A playful way of flying a drone using Augmented Reality.
Aquila is a project that I thought of doing to exercise my skills, learn something new and to push some boundaries in the process. For my readers, this is not a tutorial, rather a journey through my experience creating Aquila. Also, a disclaimer, I don’t claim this is the best of works, but a really good learning experience.
Aquila is Latin for Eagle. Being a hardcore fan of Assassins Creed, and dreaming about having a pet eagle someday, I thought of exploring how virtual pets could be used for interactive technology.
As like any project, being a designer, I started with sketches. Lot of them. The understanding of the look and feel of the eagle, its motion and details are something which will come out as a result of such sketches. What I realised quickly is that the eagle has a simple yet beautiful and elegant form. I especially love the beak.
Once all these sketches were done, I used some of them as reference images for sculpting. Mind you, it has been ages since I sculpted and it took a while to get up to speed. I was looking at a simple model, low in polygon count, but not having a low-poly aesthetic. I had a hard time deciding whether to poly-model it or sculpt it. Sculpting is easier and I daresay more creative. But poly-modelling gives you a better mesh for painting and animation. I went the sculpting route as I was interested in honing my artistic skills. Again, I daresay I succeeded. (I could hear a professional artist saying WTF at my work :P ). I started off with ZBrush. ZBrush used to be one of my favourite tools in the past, but opening ZBrush after ages gave me a headache. The interface is anything but beginner friendly. Also it crashed a lot adding to my frustration (maybe I did things wrong?). I quickly switched to Autodesk Mudbox. Although it had simple tools, it suited my needs. And I started making the basic form.
Once the basic form was made, I moved into detailing. I left the wings and tail as it was, planning to do poly-paint on it for details. I started working on the head and the beak.
When I found it satisfactory enough, I moved on to detailing the legs. After this I decimated the mesh, that is, reduced its polycount. I knew triangles would be a headache compared to poly models, but I decided to go with it. The final turntable sculpt came out as this. (Glossy material, because life :) )
Then I moved into poly painting. I used Cinema4D in conjunction with my favourite Adobe Photoshop for the poly-painting. As I mentioned before my mesh was full of triangles and poly painting was a headache. I wanted a very simple painting and it took me hours to come up with this:
I used Photoshop to add more details, which came down to this:
And this as the final design:
Looking good, not exactly what I had in mind, but works well.
Here again I faced the wrath of animating triangles, meshes bursting out and everything, but I went vertex by vertex and smoothened it out. The rigging was fun, I played with different skeleton models, but what worked for me based on videos of eagle flying and my sketches was this:
Looking good again! I then started animating the model. This was fun. Although I could’nt learn how to create multiple motion clips, I realised the best workflow from C4D to Unity3D was to use all animations in one single timeline. I made a quick export as an FBX file and tried it out in Unity3D:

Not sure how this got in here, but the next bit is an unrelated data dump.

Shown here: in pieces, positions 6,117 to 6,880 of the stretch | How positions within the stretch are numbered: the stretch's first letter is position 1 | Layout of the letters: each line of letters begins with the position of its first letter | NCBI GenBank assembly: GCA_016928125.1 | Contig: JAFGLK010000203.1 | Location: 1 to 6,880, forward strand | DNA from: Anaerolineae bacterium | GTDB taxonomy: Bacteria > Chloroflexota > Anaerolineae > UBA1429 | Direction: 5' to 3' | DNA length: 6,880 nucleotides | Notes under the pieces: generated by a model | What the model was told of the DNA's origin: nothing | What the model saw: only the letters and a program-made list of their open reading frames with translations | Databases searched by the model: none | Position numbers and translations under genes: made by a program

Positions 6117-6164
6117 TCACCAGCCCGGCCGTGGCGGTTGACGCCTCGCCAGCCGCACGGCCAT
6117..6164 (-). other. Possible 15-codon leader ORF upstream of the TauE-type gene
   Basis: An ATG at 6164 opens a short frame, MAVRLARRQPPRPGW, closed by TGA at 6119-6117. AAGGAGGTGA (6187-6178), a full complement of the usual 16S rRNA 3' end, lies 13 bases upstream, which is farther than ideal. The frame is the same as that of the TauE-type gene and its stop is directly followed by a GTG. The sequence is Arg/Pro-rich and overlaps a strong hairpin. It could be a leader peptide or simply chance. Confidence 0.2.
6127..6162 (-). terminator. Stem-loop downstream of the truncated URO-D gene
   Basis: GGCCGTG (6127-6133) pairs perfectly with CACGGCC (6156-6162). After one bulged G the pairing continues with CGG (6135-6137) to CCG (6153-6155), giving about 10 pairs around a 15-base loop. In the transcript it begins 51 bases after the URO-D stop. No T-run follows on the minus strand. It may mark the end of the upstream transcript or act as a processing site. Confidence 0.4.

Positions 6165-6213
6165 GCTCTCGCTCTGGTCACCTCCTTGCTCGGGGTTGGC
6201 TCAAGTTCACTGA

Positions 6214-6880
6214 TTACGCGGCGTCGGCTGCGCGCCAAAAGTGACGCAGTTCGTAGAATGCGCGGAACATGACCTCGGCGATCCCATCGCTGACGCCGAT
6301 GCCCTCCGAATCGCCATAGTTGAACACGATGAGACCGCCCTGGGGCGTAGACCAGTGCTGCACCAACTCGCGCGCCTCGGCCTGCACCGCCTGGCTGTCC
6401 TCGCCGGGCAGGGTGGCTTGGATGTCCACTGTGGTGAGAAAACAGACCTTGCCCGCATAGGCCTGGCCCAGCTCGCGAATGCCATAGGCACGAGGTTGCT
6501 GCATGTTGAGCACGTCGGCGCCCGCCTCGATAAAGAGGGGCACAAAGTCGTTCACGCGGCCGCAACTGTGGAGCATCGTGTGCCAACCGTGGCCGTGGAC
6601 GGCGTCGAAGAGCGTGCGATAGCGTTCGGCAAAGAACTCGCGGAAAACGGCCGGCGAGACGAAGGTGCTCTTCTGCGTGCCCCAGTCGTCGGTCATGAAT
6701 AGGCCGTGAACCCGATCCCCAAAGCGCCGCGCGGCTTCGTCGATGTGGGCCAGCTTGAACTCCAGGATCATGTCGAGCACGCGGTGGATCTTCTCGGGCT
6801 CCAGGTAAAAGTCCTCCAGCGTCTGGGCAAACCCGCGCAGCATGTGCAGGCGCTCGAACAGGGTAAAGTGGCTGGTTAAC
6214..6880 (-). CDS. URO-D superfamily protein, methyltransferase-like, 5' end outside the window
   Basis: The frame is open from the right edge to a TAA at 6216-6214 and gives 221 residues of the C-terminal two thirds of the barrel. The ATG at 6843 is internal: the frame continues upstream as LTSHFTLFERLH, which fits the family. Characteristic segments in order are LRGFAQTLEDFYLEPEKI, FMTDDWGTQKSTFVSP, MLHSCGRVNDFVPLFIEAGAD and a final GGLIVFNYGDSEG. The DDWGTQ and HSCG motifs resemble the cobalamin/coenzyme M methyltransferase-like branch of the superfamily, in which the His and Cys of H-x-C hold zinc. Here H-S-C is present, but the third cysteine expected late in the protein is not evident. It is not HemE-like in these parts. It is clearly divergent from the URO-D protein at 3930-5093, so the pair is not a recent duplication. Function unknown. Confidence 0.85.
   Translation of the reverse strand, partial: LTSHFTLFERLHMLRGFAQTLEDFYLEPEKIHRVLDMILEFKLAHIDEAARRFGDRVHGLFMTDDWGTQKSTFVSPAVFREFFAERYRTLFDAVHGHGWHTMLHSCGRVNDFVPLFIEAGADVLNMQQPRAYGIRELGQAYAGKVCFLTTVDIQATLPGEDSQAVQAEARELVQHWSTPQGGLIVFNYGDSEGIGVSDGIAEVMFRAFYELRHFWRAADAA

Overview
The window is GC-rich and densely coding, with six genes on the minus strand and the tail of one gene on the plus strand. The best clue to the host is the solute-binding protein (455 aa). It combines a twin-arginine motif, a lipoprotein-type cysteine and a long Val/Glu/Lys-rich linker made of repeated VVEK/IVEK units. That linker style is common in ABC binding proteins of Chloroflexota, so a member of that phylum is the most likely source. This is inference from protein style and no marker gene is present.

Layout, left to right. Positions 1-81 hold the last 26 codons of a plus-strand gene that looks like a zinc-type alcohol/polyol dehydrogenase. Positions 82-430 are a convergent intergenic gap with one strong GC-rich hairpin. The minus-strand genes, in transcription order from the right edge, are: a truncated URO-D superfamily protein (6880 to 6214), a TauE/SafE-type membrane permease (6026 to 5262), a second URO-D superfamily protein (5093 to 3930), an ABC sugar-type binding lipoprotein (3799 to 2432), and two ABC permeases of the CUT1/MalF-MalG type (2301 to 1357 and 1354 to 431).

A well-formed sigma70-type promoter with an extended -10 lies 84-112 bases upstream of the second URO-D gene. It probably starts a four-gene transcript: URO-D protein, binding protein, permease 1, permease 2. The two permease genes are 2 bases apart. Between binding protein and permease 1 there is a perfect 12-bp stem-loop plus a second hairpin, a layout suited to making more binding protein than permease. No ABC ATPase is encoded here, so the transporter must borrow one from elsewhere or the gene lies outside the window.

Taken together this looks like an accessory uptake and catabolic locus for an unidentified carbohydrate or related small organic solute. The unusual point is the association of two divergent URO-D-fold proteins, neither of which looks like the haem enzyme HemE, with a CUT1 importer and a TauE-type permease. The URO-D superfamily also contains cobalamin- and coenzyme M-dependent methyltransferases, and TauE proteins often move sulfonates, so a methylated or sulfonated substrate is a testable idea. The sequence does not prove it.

Looked good. Now to add details to the animations. I made an idle, fly-up, hover, fly-down and eating animations. Trying this out on Unity3D gave me a good idea on how to map animations in the Animator and some scripts to go with it:
The animations were a bit stiff for my taste, so I tried refining it again. The final refined idle state animation was this:
All set and done! Now to bring in the new dimension…Augmented Reality. I got my hands on a Google Pixel and an iPhone 7. So I used the ARKit and ARCore examples of Unity and put the eagle in AR and tested it out:
Worked well! And looking good. Except for the yellow spots on the eagle’s back which I let remain so that it gives character and identity to Aquila. Yes, the eagle’s name is Aquila as well.
Next up was integrating voice into the mix. I tried a couple of different options available in the Asset Store but I found one speech recognizer particularly best suited because of its simplicity and ability to recognise phrases. However, continuous recognition was not available yet. So I decided to test out how good the available toolkit is:
Pretty good, although ambient noise was a problem. I started digging deep into the code and re-factored it for continuous and better recognition. I included the cycles of animation and attached it to a variety of voice commands. Also it was fun creating the motion path of the eagle through code. Although not smooth, it gave the effect which I wanted. I decided to leave the fly-down animation and use hover while flying down also (it looks like its gonna crash, but guess again!)
Took it outside for tests and this is what I came up with:
All well and good. Now to get myself a drone. Drones are hard to come by, especially in India with all the laws governing flying of drones. So I gave a shout out to my friends to help me with one. More on it later. In the mean time I started refining the interface and making some graphics:
That’s the logo I came up with. I had many words in mind, AR, sharp, glide, chute, future and I hope I could capture all that in the logo.
Simple graphics to go with it as UI elements:
I finally got a drone, thanks to a very special friend! Integrating the drone was a headache though. Auto-start when I say “Be my eyes” and auto-land when I say “that’s it”. And of-course I had a low quality hackable drone, with bad video feed, but hey, lets say the eagle sees it like that :P
Well it took a while to smooth things out, but finally I made it. Here is the final video: